Much-anticipated withholding tables for 2018 have been posted by the IRS. While the new withholding tables are designed to work with existing Forms W-4, the agency encouraged taxpayers to use its online withholding calculator to make adjustments if necessary. New Forms W-4, Employee’s Withholding Allowance Certificate, will be released for 2019 withholding; withholding for 2018 will adapt to existing Forms W-4 already submitted by employees. Based upon the specific impact of the new tax law on their situations, some employees may wish to file a revised Form W-4 to supplement revisions to the withholding tables already being made by the IRS.
The amount withheld from an employee’s wages is determined in part by the number of withholding exemptions and allowances the employee claims. For each exemption or allowance claimed, an amount equal to one personal exemption, prorated to the payroll period, is subtracted from the total amount of wages paid. This reduced amount, rather than the total wage amount, is subject to withholding.
A withholding table shows employers and payroll service providers how much federal tax to withhold from employee paychecks, given each employee’s wages, marital status and the number of withholding allowances claimed. Employees provide their employers with Form W-4 so employers can withhold the correct amount of federal tax.
The Tax Cuts and Jobs Act overhauls the Tax Code. The new law lowers individual income tax rates, revises the child tax credit, repeals the personal exemption deduction, and makes countless other changes.
Withholding for 2018
For 2018, the amount of one withholding allowance on an annual basis increases to $4,150. The amount of one withholding allowance on an annual basis for 2017 was $4,050.
For 2018, the withholding allowance amounts by payroll period are:
- Weekly: $79.80
- Biweekly: $159.60
- Semimonthly: $172.90
- Monthly: $345.80
- Quarterly: $1,037.50
- Semiannually: $2,075
- Daily or miscellaneous (each day of payroll period): $16
The IRS instructed employers and payroll service providers to start using the new withholding tables as soon as possible, but no later than February 15, 2018. Until employers and payroll service providers implement the revised withholding tables, they should continue to use the 2017 tables, the IRS added.
Taxpayers will not need to complete new Forms W-4 immediately. “The new withholding tables are designed to minimize taxpayer burden as much as possible and will work with Forms W-4 that workers have already filed with their employers to claim withholding allowances,” the IRS explained. Further, transition rules temporarily permit employees to claim exemption from withholding for 2018 by using 2017 Form W-4. The deadline to claim exemption from income tax withholding in either case has been extended to February 28, 2018.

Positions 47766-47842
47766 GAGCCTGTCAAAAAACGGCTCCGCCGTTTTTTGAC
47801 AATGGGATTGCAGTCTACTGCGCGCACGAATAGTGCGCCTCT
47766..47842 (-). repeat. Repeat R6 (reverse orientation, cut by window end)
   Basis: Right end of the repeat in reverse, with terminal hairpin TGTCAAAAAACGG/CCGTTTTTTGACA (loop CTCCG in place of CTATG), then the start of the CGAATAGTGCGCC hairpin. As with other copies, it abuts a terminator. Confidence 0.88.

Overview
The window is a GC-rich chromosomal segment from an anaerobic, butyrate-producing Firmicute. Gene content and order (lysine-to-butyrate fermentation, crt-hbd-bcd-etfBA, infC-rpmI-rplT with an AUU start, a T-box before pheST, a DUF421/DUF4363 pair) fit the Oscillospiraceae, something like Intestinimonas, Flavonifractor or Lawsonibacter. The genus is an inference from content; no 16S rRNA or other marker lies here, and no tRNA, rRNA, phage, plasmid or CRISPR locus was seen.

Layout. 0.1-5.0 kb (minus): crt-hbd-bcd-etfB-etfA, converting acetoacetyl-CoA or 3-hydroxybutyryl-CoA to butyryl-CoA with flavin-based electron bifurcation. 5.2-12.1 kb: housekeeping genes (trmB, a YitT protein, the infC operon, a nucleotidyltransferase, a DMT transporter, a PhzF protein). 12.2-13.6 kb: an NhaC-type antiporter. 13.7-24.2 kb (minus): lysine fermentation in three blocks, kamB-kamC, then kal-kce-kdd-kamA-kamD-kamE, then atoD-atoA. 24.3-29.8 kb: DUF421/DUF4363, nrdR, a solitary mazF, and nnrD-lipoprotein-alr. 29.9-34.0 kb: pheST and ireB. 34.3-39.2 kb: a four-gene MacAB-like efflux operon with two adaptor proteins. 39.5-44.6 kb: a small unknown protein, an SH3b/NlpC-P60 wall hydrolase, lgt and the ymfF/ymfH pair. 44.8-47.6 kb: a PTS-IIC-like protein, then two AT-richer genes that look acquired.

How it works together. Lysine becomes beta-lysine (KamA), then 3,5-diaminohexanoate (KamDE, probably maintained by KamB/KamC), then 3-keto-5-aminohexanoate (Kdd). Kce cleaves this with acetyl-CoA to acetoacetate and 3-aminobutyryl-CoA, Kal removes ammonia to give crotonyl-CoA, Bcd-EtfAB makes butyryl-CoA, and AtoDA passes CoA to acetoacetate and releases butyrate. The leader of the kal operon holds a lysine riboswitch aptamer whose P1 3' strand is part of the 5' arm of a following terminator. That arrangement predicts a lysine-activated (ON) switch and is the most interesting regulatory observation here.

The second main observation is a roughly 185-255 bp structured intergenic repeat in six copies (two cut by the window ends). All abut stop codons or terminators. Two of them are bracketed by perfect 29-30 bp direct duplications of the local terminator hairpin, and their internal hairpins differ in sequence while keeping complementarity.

In the meantime, taxpayers should check their withholding, the IRS recommended. “Taxpayers who itemize their deductions, couples with multiple jobs or individuals with more than one job are encouraged to review their situation,” the IRS explained.
Comment. “The new withholding guidance, developed jointly by Treasury’s Office of Tax Policy and the IRS, was constructed to work within the constraints of the existing payroll withholding system in order to deliver the benefits of the tax cuts as soon as possible, to as many Americans as possible, and with as little disruption as possible,” Treasury Secretary Steven Mnuchin told reporters in Washington, D.C. “The withholding tables are designed to work with the Forms W-4 that workers have already filed with their employers. This will minimize burden on taxpayers and employers,” he predicted.
Comment. Senate Finance Committee ranking member Ron Wyden, D-Oregon, has asked the Government Accountability Office (GAO) to review the new withholding tables and determine if the tables “would result in the systematic underwithholding of federal taxes from employee paychecks.” Wyden and other Democrats in Congress have voiced concerns that the White House is “politically interfering with the development of the 2018 withholding tables.”
An employee may receive, in addition to regular wage payments, supplemental wages. If supplemental wages are paid concurrently (for example, in a single payment) with regular wages, and the employer does not specify the amount of each, the supplemental wages are combined with the regular wages for the pay period for purposes of determining the proper withholding amount. If the supplemental wages are not paid concurrently with regular wages, or if they are paid concurrently but the employer specifies the amount of each, two different methods of calculating the amount of withholding on the supplemental wages are available. If supplemental wages exceed $1 million during the calendar year, the excess is subject to withholding at 37 percent, effective this year, the IRS explained.
Comment. Examples of supplemental wages include bonuses, commissions, overtime pay, wages paid under reimbursement or other expense allowance arrangements, dismissal pay, vacation pay, back pay, and nonqualified deferred compensation. Other types of supplemental wages include payments for unused accumulated leave and separate payments representing sick pay and regular wages.